Selling the Royal Mail, and the country that banned fee-paying schools

Finland, where fee-paying schools are illegal and league tables don't exist, does consistently well in educational surveys and produces some of the cleverest children. Plus: a magic formula for regulation.

Even by the usual standards of Tory privatisations, the sell-off of Royal Mail is an outrage. Ministers have offered the shares at a maximum of £3.30 each, valuing the company at £3.3bn. As I write, analysts reckon that is at least £1bn below the true value and predict that shares will sell at £4 once they go on the market. Even if the analysts prove wrong in the short term, they are unlikely to be wrong about the medium-term prospects for Royal Mail. The shares are a bargain, offered at taxpayers’ expense.

How can a government be so generous when it is cutting benefits, supposedly to repair the public finances? Why is it giving City banks and hedge funds, for which most shares are reserved, a free lunch? Why is it, in effect, transferring money from poor folk who can’t meet weekly food, fuel and rent bills to people who have enough spare cash at least to buy the shares for a few days? Dare I suggest it’s a straightforward bribe to potential Tory donors and voters?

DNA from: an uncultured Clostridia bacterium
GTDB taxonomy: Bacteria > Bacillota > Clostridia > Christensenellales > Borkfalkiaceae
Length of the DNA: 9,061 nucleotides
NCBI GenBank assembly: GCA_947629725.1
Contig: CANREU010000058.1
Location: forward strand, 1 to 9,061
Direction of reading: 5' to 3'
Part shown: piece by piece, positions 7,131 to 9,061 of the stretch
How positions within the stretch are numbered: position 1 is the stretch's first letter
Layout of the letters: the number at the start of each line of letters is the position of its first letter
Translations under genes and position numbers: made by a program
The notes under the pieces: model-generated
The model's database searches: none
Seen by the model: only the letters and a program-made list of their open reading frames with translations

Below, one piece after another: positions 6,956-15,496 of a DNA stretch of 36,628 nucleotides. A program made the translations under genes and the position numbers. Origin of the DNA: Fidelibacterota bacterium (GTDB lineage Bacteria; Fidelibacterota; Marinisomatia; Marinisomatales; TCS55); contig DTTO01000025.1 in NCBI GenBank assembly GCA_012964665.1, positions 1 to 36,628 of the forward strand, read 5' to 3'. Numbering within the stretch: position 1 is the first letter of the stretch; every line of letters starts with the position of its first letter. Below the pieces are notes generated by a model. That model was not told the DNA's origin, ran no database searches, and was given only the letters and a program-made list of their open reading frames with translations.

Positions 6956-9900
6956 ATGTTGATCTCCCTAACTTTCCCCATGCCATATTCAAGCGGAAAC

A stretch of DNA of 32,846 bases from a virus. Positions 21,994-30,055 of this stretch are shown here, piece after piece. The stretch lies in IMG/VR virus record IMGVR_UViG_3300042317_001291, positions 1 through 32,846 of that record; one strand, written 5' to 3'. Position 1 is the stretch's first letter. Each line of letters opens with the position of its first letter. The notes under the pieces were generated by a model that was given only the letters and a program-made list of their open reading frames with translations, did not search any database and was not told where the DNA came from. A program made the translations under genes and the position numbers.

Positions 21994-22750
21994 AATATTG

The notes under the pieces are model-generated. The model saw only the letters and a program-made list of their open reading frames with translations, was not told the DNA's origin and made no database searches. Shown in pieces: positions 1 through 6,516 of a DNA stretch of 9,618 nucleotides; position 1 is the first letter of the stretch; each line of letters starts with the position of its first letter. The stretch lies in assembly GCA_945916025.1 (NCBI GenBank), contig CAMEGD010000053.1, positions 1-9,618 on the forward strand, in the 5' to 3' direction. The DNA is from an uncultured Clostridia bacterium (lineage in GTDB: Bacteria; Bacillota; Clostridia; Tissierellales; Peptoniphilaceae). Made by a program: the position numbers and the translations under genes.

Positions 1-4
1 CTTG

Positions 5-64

George Osborne fusses about the UK’s credit rating, arguing that he must reduce debt if the government is to continue borrowing cheaply. Someone should explain to him that governments can borrow because they hold assets such as Royal Mail. He accuses Labour of failing to repair the roof while the sun was shining. He’s dismantling it in the middle of a downpour.

Press charges

To break the interminable deadlock over press regulation – the Privy Council has rejected the newspapers’ proposal and is now trying to adapt the Royal Charter to its tastes – can we have a dummy run?